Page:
The government is reportedly keen to have the proper policy approved and operational before the current financial year is out.

Atom E-commerce Monday, January 13, 2020 - 15:35

The process of consultations with the industry on serious policy matters will continue with the officials of the Department for Promotion of Industry and Internal Trade (DPIIT) setting up a meeting with the stakeholders on data storage. 

The government and the RBI have been insisting that foreign entities which collect personal data from Indian citizens must create the data storage facility within the country and not allow it to be stored in servers abroad. This relates to the various channels involved in collecting data, right from social media platforms like Facebook, Instagram and others to the digital payments operators like Google Pay and Amazon Pay. The companies have been resisting this claiming that they have common servers which host data from all over the world since they operate in multiple countries.

The meeting called by the DPIIT for tomorrow, Tuesday, January 14, will have a strong presence of IT companies, Accenture, Adobe, Facebok, Genpact, Google, HCL, Infosys, Intel, Microsoft and TCS. Trade associations like Nasscom, E-commerce Council of India, Informational Technology Industry Council, CII and FICCI will also be sending their representatives to this meeting to put forth their members’ points of view.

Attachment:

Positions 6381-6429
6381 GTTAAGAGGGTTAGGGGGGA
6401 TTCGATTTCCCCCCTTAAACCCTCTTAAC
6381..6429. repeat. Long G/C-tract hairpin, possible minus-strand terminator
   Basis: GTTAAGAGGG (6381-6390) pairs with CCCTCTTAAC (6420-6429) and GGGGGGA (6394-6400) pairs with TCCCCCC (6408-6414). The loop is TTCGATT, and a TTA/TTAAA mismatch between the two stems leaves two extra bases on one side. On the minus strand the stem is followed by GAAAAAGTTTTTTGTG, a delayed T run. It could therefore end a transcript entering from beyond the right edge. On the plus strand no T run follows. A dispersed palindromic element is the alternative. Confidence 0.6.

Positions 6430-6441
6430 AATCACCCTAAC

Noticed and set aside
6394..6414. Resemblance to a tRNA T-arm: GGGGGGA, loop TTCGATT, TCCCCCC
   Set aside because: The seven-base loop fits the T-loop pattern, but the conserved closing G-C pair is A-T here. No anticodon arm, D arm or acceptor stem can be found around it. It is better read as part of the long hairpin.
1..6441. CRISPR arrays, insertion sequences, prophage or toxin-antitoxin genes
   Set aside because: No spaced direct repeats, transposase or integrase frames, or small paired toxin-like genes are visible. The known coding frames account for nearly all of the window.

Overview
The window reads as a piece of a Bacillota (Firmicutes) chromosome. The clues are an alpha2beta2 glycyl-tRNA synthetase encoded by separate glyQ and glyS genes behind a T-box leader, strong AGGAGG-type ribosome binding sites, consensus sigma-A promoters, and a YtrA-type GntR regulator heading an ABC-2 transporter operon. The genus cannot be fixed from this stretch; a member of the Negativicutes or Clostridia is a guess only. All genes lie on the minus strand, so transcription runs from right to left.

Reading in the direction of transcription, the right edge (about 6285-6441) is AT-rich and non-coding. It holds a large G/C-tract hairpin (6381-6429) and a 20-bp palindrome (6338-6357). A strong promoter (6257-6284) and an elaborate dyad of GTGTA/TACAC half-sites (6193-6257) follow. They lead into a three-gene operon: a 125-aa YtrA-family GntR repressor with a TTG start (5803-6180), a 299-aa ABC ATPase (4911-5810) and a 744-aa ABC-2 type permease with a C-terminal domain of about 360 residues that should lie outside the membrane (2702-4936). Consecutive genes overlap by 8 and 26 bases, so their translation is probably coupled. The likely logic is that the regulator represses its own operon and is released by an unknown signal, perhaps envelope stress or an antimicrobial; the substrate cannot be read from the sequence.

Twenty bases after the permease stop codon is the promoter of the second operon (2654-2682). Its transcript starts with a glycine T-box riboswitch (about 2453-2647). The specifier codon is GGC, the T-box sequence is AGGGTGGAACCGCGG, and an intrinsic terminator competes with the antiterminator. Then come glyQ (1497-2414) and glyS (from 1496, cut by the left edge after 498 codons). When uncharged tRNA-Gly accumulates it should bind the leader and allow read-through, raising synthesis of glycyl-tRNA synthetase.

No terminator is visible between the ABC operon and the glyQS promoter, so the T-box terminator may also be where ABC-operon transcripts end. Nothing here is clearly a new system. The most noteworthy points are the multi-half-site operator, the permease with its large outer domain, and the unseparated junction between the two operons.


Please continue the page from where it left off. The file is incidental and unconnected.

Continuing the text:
At the centre of the discussions at this meeting will be the government’s draft e-commerce policy and the government trying to elicit the views of the stakeholders. The government is reportedly keen to have the proper policy approved and operational before the current financial year is out.

It has been reported that this DPIIT-Industry meeting will be chaired by an additional secretary level officer in the department.

Along with the issues coming to the fore in these deliberations, the already passed Personal Data Protection Bill will also figure.

The key question before the government is if it should allow free flow of data out of the country or put restrictions on it.

The government is keen to put in place something like the GDPR in Europe, which is considered to be quite a tough piece of regulation with the penalties for breach of personal data extremely steep. The Personal Data Protection Bill too has provisions for penalties for violating the norms under the Act.